The declared objectives and structure of NITI Aayog are really appreciable. As we understand, we have bid farewell to planning and the role of private sector has increased enormously. Therefore need was being felt that there should be a think-tank guiding the government, free from the responsibility of allocating resources. Even Ex-Prime Minister Manmohan Singh had indicated the need for this shift from Planning Commission. However, the issue of utmost importance is about the choice of people to spearhead this task. After Arvind Pangariya’s resignation, government decided to appoint an Indian economist to lead the NITI Aayog. Minimum expectation from the vice chairman and members of NITI Aayog is that they would understand the problems of this country closely. Need of the hour is to have inclusive development and not just corporate-based GDP growth.
Inclusive development means development where farmers get remunerative prices for their produce, workers get due share in production, health and education are easily and appropriately available to the masses and incomes are more or less equally distributed. Our youth gets employment and farms get irrigation. A criterion of development is not development of big cities only; rural development gets equal attention. For this, minimum requirement is that people sitting in NITI Aayog should be sensitive to the problems of farmers, workers, the unemployed and deprived.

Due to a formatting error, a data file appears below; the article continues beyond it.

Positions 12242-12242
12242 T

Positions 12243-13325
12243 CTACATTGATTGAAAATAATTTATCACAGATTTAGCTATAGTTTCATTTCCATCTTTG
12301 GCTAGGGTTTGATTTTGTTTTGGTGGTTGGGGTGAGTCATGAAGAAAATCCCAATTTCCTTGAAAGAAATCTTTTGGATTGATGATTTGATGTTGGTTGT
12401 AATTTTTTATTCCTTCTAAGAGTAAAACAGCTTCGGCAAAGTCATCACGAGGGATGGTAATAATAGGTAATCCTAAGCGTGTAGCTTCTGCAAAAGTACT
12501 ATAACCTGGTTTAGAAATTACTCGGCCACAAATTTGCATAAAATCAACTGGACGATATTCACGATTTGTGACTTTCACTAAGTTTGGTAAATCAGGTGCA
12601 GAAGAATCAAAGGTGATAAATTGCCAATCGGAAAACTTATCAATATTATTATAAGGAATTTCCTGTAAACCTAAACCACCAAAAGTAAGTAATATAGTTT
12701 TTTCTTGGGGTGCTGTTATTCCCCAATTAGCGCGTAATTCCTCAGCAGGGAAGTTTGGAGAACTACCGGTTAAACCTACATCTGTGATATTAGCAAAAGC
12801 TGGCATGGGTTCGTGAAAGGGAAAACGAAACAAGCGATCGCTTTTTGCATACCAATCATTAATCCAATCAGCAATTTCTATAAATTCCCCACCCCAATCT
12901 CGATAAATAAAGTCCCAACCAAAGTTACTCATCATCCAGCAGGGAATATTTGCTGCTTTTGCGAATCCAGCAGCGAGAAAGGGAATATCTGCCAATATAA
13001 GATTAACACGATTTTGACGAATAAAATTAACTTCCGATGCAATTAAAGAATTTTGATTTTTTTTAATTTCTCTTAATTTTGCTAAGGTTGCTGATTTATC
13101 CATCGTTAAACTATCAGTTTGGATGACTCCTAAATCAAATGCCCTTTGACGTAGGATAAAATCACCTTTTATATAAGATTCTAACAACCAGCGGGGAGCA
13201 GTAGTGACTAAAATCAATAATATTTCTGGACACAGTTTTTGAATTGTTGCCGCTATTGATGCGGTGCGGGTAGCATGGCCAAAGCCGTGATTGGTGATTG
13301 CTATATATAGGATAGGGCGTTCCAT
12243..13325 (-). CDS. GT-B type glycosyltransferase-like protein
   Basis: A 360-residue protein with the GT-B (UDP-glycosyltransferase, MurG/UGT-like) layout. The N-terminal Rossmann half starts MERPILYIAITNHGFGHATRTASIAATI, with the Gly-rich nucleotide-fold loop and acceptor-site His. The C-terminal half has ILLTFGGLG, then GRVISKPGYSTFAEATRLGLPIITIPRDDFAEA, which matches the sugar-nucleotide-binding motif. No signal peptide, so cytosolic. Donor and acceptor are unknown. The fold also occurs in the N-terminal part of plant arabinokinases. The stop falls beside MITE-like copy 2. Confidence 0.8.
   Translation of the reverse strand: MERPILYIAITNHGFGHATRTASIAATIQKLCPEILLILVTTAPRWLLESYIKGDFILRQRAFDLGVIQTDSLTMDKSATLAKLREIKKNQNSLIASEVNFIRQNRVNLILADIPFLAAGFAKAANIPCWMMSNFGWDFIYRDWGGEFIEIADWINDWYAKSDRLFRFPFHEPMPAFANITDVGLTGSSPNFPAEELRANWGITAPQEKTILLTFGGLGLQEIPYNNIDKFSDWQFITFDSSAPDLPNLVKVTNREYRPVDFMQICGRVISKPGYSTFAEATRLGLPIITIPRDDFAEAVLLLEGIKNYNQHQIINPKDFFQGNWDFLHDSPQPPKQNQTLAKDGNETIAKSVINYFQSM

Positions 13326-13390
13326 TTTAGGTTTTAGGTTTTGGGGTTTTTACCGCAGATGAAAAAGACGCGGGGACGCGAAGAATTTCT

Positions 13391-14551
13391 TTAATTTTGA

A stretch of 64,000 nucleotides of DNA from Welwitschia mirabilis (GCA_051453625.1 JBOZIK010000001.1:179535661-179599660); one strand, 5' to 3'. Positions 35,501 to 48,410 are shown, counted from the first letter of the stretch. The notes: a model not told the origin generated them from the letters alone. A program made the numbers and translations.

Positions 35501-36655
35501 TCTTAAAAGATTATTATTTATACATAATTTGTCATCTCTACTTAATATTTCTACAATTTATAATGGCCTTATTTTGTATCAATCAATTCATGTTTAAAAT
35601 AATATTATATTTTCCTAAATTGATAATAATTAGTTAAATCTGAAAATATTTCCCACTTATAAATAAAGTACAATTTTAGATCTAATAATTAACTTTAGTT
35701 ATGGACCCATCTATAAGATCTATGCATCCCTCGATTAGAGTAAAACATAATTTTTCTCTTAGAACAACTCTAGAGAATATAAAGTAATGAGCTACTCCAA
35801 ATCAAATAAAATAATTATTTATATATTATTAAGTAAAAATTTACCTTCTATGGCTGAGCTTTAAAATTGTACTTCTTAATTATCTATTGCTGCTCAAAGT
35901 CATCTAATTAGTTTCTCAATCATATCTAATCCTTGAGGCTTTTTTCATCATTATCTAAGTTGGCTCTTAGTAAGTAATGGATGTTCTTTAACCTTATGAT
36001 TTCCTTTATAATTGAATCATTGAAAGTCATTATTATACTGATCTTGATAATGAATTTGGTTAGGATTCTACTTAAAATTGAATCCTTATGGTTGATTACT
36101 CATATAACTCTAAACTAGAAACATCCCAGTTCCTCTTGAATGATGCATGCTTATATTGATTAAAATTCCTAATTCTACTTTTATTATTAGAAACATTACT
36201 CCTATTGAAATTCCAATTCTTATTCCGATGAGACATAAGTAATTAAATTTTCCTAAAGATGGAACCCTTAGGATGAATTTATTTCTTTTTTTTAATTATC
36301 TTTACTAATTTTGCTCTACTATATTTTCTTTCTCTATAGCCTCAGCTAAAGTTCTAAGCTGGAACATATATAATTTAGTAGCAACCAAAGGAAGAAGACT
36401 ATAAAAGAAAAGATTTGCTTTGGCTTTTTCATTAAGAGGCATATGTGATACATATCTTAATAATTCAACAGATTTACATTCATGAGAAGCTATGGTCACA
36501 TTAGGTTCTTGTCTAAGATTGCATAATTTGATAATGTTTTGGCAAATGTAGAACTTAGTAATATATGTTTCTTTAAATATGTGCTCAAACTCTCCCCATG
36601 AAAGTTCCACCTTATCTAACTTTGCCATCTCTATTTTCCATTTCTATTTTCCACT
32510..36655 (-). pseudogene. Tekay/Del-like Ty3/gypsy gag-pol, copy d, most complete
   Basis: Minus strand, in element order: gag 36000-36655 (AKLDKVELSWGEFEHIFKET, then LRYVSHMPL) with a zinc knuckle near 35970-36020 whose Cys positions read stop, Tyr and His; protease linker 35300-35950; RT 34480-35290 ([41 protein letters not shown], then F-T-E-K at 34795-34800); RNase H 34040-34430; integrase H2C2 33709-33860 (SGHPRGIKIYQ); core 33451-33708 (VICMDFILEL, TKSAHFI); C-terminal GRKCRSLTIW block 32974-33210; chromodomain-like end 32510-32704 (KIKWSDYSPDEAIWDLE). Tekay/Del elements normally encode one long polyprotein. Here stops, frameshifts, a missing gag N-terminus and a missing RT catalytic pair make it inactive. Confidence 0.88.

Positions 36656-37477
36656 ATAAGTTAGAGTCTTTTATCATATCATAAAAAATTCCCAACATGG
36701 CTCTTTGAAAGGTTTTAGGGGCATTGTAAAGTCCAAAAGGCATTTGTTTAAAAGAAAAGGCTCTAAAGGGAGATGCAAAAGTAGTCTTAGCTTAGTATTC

It would be appropriate to state that there are two schools of thought about development in the world. One is represented by the Prof. Jagdish Bhagwati-Arvind Panagariya combine and the other by Prof. Amartya Sen. First approach states that we should merely concentrate on GDP growth. If we have high rate of growth of GDP, its benefits would automatically accrue to the poor and deprived. According to this approach the only way to reach high rate of growth of GDP is globalisation and free trade.
According to the other approach, represented by Prof. Sen, while free trade and globalisation are inevitable, they lead to inequalities and poor are not able to fulfill their basic needs. Therefore, to overcome their problems, the poor must be provided with food security, employment guarantee, and health facilities etc.
If we look deeply, neither of these approaches is appropriate for a country like India. Both approaches have corporate interests in focus. Both do not talk of employment generation and talk about jobless growth. The poor are left in the lurch in the Bhagwati-Panagariya approach and at the government’s mercy in the Amartya Sen approach.
Away from these two approaches, there is the imperative of a third approach. An approach where small scale and cottage industries get attention keeping corporate interests at bay, where farmers get remunerative prices for their produce, where employment generation gets priority along with GDP growth. Everybody has a fair chance to be employed and earn a livelihood, so that he/she is not left to look at the government for fulfillment of basic needs, including food, shelter, education and health.
The writer is Associate Professor, PGDAV College, University of Delhi.